Bellevue to Be Transformed, Not Shut Down

President of the Psychiatric Association of Jamaica Dr. Earl Wright agrees with the governments plans to transform areas of the Bellevue Hospital into a chronic care facility for discharged patients that have no place to go  while maintaining other areas to treat patients who require in house care. 

The announcement was made during his presentation at the Ministry of Health and Wellness public forum on Mental Illness held at the Bellevue Hospital last Thursday (October 10, 2019)  in which he shared that out of the 600 plus patients at the facility , 486 of them have been discharged with nowhere to go. 

 President of the Psychiatric Association of Jamaica and Chairman of the Mental Health and Homelessness Task Force Dr Earl Wright outlines to the crowd the proposed plans presented to the government to transform Bellevue

“Most of the discharged patients have been here for a long time and also a lot of them are senior citizens that require minimal medical or nursing care, which does not require a hospital setting,” said Wright.

Additionally, Wright, who is the Chairman of the 2016 appointed Mental Health and Homelessness Task Force, shared the proposed  plans for the restructuring of Bellevue which would tackle the issue of long term care in two phases. Phase one would include establishing a chronic care facility that is separate from the hospital and used to house long stay discharged patients, while they are rehabilitated and reintroduced to society.

 “It is feasible for the Bellevue Hospital management team to manage this adult care facility separately,  physically ,and administratively from the hospital. The structural facilities are already in place and with that advantage the cost of building new facilities would not be incurred”.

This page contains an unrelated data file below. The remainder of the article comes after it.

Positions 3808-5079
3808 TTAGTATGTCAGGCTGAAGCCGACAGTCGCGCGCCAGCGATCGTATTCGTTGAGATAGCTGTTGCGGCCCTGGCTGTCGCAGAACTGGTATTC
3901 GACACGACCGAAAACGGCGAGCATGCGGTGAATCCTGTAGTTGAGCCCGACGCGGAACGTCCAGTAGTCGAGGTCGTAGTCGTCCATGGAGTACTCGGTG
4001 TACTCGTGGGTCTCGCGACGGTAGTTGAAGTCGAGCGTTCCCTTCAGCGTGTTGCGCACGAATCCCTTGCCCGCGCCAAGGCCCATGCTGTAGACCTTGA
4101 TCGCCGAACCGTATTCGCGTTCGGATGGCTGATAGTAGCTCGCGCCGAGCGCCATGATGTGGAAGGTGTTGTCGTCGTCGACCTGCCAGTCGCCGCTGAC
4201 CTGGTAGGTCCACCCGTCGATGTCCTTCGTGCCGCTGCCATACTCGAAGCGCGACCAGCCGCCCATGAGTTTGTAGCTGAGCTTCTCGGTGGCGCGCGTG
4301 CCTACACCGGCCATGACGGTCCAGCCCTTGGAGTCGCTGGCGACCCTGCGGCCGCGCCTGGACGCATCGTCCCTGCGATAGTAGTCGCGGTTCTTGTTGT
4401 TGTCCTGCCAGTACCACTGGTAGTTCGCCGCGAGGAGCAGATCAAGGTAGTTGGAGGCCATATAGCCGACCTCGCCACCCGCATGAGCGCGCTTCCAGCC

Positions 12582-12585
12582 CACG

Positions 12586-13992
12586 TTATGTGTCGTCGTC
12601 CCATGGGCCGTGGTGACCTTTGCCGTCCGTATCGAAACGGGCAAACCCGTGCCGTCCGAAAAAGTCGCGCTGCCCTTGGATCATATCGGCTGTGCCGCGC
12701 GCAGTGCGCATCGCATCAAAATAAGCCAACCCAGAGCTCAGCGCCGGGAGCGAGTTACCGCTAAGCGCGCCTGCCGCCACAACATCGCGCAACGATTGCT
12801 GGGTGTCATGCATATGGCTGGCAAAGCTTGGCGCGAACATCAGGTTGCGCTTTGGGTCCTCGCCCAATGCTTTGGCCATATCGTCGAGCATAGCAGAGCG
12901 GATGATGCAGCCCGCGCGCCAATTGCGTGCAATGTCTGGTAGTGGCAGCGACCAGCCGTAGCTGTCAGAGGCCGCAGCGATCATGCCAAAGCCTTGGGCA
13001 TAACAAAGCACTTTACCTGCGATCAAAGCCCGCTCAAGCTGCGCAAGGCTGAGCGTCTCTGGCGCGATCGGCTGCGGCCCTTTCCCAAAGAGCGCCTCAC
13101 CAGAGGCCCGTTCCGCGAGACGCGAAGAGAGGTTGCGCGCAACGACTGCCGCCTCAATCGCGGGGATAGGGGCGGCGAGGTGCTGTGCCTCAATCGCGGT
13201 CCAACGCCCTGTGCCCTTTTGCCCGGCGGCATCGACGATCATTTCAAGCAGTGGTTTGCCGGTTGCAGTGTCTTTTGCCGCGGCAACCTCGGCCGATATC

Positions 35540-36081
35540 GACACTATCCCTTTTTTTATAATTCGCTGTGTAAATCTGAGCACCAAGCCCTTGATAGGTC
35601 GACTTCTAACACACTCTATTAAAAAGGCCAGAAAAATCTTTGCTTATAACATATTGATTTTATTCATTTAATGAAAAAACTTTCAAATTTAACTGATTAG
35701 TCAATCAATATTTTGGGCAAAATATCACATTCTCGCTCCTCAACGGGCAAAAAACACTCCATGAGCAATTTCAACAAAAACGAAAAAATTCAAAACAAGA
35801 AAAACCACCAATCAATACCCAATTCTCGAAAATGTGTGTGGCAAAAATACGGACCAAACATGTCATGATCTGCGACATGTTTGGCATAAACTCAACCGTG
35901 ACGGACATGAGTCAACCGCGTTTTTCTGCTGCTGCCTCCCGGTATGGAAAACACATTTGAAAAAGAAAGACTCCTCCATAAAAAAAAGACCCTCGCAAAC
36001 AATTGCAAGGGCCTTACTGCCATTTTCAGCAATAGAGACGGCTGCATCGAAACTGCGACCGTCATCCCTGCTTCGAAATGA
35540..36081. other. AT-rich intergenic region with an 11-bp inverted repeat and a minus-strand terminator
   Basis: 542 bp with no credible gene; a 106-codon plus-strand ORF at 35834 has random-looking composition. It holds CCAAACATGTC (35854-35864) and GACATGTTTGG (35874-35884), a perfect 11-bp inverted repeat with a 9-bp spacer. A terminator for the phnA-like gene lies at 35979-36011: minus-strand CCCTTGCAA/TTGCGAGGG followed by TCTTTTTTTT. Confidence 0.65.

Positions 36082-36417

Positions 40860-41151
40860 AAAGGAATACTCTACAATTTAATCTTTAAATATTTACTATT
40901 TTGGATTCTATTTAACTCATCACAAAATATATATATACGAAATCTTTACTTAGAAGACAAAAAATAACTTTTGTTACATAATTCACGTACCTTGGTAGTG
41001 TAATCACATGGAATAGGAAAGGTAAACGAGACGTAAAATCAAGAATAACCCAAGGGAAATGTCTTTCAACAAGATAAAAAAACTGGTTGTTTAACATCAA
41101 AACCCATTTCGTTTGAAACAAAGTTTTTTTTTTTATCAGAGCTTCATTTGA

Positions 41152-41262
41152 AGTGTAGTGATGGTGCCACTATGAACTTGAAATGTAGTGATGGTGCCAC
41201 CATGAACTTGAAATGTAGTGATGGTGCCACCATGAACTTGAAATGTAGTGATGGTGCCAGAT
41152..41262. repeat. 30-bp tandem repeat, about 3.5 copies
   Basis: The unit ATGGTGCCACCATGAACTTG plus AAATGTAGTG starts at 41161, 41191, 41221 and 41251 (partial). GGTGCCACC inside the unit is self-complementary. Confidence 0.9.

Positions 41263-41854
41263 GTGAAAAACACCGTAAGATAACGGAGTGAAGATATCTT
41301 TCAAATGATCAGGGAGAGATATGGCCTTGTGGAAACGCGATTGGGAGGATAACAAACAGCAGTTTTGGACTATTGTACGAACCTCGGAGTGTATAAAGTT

Phase Two according to Wright  would entail an assessment of the new adult care facility management after 12 to 24 months to decide on how it will be managed on a long term basis.

“ The advantage of taking this two stage approach is that it simplifies the process and makes for a smoother transition with less likelihood of serious problems arising and more time to implement necessary changes. It is also likely to create less anxiety among Bellevue staff concerning their status and employment”

Minister of Health and Wellness Dr. Christopher Tufton who chaired the evenings proceedings also confirmed to the crowd that, despite the circulating rumours,  Bellevue would remain open.

“Bellevue is NOT shutting down. We will be using the recommendations made by the task force to restructure and reorganize, separating those who are clinically able to be rehabilitated from those who need to be institutionalized.” 


He further outlined that with 4 out of 10 people suffering from a mental illness, the government has committed a major refocus to treating such disorders and promoting mental health. 

“We are raising the awareness through our new media campaign, including a twenty-four hour helpline, expanding the mental health personnel across the country, improving the mobility of mental health staff so they have greater access to communities. We are training more psychiatrists to be deployed at hospitals and we are joining forces with critical partners.”

Dr Tufton, encouraged all Jamaicans to recognise that mental illness can affect us all and the national campaign will seek to encourage people to speak up about issues around mental illness, as we seek to encourage treatment and rehabilitation for persons who are affected. 

Audience members listen keenly to presentations

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